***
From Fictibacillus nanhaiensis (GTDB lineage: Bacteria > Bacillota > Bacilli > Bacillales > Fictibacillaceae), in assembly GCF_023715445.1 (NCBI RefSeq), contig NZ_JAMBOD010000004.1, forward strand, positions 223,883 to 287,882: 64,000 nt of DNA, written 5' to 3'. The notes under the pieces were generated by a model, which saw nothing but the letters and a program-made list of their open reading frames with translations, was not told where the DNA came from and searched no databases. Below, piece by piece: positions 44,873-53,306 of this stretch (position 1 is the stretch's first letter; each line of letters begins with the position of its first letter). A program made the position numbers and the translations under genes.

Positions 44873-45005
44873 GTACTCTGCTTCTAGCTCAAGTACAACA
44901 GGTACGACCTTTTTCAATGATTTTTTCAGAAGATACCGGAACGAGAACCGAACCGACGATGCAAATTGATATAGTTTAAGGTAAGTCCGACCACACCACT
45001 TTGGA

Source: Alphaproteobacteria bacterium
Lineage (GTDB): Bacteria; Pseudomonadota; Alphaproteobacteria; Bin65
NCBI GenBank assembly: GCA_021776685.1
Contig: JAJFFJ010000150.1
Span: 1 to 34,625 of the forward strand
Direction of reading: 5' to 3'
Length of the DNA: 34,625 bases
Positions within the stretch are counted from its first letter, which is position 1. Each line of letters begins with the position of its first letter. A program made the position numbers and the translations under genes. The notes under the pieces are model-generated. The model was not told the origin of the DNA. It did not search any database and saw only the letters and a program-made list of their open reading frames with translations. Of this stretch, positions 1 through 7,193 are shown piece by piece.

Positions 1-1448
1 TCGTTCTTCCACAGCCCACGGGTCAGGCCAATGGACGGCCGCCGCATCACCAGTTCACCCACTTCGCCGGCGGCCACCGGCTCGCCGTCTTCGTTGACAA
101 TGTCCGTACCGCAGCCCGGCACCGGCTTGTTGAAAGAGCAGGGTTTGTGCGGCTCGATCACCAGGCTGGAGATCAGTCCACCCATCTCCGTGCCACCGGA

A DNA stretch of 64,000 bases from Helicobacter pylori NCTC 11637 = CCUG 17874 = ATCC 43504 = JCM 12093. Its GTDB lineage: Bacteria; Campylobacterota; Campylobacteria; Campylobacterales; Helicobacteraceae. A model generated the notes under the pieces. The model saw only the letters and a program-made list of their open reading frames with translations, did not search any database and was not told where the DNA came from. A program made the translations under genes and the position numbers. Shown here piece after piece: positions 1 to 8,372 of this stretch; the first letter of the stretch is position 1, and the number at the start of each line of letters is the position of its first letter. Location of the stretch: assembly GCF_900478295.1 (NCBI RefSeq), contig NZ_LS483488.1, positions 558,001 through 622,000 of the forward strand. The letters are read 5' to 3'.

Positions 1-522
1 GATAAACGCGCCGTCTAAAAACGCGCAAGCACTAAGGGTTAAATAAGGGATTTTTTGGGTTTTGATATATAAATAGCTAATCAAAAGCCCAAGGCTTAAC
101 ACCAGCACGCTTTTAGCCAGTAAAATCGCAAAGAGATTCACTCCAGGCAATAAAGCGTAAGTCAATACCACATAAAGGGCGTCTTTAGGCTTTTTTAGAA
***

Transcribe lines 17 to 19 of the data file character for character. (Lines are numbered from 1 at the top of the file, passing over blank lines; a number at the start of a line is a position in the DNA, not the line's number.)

A DNA stretch of 64,000 bases from Helicobacter pylori NCTC 11637 = CCUG 17874 = ATCC 43504 = JCM 12093. Its GTDB lineage: Bacteria; Campylobacterota; Campylobacteria; Campylobacterales; Helicobacteraceae. A model generated the notes under the pieces. The model saw only the letters and a program-made list of their open reading frames with translations, did not search any database and was not told where the DNA came from. A program made the translations under genes and the position numbers. Shown here piece after piece: positions 1 to 8,372 of this stretch; the first letter of the stretch is position 1, and the number at the start of each line of letters is the position of its first letter. Location of the stretch: assembly GCF_900478295.1 (NCBI RefSeq), contig NZ_LS483488.1, positions 558,001 through 622,000 of the forward strand. The letters are read 5' to 3'.

Positions 1-522
1 GATAAACGCGCCGTCTAAAAACGCGCAAGCACTAAGGGTTAAATAAGGGATTTTTTGGGTTTTGATATATAAATAGCTAATCAAAAGCCCAAGGCTTAAC